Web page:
She found this place tucked away behind an art gallery off Route 6A in Sandwich. The walk starts off with a maze of paths through the woods. Every once in a while, a sign appears with a quotation or saying as if the scenery itself is telling us secrets. Metal sculptures twist out of the greenery, letting our imaginations wander along with our feet.

The path leads to a narrow rope bridge that bounces crazily with each step.

At first the bridge looks as if it ends in the marsh, but a hidden path off to the side brings us through towering marsh grass, making us feel as tiny as insects wandering through a lawn.

Once through the grass, the path continues along the side of the marsh, where a bench sits and waits for visitors to admire the view.

On our way back through the maze of woods, we see uprooted trees. A sign there states, “Thank you Hurricane Irene.”

Another great thing about this walk full of secret places is that donations are collected toward the Association for the Preservation of Cape Cod. If you happen to live in the area or plan a visit, it’s worth a wander behind The Giving Tree Gallery on Route 6A in Sandwich.

Do you have a secret place? How did you find it?

Glassblowing and the Art of Carrying on a Tradition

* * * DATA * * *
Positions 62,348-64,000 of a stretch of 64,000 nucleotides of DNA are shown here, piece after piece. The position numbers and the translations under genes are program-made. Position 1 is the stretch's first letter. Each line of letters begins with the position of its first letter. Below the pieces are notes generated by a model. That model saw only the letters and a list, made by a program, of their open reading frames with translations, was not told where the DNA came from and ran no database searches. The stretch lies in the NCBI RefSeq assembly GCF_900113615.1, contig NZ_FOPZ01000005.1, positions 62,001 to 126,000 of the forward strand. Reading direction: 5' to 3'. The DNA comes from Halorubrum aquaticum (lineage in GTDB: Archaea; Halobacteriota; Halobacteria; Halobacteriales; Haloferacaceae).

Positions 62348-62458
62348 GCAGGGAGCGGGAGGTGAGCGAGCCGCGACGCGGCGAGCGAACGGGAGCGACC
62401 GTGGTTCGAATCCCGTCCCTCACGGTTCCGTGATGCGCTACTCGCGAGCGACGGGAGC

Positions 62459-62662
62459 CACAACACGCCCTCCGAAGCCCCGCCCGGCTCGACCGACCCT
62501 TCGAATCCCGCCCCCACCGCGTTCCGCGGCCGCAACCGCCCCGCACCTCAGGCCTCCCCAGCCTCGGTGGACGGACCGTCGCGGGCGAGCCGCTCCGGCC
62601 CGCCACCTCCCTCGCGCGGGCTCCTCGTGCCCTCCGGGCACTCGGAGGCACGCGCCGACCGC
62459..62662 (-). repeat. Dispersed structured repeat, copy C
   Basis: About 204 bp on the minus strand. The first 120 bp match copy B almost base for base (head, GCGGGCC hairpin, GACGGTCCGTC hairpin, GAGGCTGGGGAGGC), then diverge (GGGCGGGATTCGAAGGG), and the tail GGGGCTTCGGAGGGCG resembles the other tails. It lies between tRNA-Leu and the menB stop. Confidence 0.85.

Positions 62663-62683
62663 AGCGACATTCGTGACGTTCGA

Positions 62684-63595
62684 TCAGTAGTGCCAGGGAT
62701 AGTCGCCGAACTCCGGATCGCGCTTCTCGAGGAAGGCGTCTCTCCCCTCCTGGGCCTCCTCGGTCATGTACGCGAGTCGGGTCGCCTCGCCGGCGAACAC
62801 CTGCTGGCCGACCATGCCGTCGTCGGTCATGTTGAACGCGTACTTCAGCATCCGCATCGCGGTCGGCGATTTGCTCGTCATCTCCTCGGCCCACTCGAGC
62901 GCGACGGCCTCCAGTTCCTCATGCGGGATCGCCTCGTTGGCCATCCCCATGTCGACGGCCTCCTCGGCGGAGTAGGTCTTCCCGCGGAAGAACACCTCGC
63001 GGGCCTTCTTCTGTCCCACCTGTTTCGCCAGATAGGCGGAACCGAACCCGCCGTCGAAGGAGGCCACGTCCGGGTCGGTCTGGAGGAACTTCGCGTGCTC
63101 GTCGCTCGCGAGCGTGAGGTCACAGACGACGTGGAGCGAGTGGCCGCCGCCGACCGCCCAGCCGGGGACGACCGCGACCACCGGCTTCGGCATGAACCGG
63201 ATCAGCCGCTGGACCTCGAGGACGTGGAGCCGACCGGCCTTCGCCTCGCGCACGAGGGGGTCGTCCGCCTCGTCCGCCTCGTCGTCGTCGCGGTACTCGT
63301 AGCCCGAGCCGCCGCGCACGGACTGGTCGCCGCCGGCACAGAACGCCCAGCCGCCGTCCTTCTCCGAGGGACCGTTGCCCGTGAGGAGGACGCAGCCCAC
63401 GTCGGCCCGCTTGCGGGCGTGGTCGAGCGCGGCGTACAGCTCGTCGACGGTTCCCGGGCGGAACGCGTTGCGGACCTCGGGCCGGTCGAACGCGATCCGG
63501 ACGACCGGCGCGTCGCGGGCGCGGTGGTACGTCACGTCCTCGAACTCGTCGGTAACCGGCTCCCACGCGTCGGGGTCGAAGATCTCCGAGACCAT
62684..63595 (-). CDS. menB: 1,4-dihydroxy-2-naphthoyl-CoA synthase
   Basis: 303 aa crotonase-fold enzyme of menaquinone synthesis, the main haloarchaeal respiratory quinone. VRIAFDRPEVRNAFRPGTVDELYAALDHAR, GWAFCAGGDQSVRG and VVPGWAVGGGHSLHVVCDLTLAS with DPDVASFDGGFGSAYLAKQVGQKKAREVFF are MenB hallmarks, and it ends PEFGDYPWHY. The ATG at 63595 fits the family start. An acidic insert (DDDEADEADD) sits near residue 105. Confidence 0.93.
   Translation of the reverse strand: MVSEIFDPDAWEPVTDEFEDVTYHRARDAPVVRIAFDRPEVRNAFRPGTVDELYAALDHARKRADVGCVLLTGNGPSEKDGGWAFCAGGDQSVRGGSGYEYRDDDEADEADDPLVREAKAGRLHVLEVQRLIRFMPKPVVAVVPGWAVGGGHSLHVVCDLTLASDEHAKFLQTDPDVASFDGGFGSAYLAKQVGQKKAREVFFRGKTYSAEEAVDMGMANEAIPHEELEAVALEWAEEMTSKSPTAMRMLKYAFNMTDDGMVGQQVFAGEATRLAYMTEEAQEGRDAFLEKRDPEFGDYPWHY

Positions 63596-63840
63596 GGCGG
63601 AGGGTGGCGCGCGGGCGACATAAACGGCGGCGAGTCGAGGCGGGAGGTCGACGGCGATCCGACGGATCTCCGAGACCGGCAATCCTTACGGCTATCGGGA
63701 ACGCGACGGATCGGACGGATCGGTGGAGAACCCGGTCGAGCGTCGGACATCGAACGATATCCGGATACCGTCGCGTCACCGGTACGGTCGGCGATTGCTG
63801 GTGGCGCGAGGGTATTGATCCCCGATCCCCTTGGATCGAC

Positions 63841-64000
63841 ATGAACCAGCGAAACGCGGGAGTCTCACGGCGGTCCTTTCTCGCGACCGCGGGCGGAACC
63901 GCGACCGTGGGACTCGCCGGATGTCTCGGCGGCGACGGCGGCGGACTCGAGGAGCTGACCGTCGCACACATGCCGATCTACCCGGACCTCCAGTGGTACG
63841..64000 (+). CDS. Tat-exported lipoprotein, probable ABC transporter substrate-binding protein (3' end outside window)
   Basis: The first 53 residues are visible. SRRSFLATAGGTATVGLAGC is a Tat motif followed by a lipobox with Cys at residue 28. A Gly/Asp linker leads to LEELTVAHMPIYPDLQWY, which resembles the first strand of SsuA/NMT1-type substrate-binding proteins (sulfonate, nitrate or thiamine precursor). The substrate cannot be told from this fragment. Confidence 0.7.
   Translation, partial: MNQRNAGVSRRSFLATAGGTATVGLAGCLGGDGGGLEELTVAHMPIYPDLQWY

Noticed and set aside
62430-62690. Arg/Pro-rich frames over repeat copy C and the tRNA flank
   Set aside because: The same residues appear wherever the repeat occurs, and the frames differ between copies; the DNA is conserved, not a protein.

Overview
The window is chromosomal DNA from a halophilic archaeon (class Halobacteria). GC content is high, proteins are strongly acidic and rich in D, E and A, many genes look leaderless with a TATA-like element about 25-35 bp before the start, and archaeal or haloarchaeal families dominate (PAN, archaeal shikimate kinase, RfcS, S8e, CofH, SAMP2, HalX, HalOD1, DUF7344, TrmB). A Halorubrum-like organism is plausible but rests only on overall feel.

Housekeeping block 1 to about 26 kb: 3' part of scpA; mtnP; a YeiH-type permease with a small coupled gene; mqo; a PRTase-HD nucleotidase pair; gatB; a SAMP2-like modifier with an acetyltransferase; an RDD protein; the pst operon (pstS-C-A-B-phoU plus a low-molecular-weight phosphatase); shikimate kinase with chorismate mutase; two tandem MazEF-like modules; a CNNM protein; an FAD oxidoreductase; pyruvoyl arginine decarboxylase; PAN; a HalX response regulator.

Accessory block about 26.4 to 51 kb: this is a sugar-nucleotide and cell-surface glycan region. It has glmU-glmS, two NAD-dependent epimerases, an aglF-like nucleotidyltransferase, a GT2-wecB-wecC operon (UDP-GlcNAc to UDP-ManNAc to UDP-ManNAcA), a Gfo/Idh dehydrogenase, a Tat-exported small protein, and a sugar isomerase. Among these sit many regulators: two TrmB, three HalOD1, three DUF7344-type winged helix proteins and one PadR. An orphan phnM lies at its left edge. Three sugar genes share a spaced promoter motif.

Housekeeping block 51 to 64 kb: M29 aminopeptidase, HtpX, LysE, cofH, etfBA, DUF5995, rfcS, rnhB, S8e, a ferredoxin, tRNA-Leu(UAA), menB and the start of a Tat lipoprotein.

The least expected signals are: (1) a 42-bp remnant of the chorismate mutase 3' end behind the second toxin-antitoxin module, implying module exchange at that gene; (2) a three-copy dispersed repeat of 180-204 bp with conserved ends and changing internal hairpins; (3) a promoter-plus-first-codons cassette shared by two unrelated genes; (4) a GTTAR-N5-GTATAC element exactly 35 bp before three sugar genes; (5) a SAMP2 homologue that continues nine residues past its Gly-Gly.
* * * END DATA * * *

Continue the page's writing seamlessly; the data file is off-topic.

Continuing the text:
The glassblower holds the iron rod up to his lips while somehow balancing a hefty bundle of glowing hot liquid glass on the other end. His breath fills the molten ball as it begins to take on a life of its own. A living, breathing piece of glass, it is constantly moving, shaped and formed by the glassblower’s movements.

At the Pairpoint Glass Works studio in Sagamore, with four furnaces roaring in the background and the room temperature climbing up to 110 degrees, master glassblowers cheer on apprentices as they work.

Glass is made from a mixture of silicates, found in sand, and lead oxide. Furnace temperatures must reach up to 2,300 degrees to bring the mixture to a malleable state. No matter what the glassblower intends to make, it all starts with a gathering of glass. This is when the glassblower twirls the iron rod in the pot of molten glass, skimming it off so that it gathers at the end. The maneuver looks like twirling cotton candy on a paper tube, collecting it in a great glowing bulge.

From the moment the liquid fire is taken out of the furnace, it begins to cool. The glassblower must keep the iron rod spinning to maintain the uniformity of the piece, while making sure that the temperature never dips below a certain level. If it cools too quickly, it will crack or even explode. To avoid this requires lots of trips back to the fire for reheating while constantly spinning the object.

At times glassblowers will hold the rods out and twirl them like batons to use centrifugal force for further shaping. When the rods are held up over their heads, gravity forces the edges of the molten ball down, creating a bowl shape. As the object continues to spin, the glassblower will carefully touch it here and there with wooden tools dipped in water, creating a bottleneck or design within the glass. To form the rim of a bowl or vase, pieces of the red-hot glass are cut away while it’s spinning. By the time these chunks hit the floor they clink with the sound of hardened glass.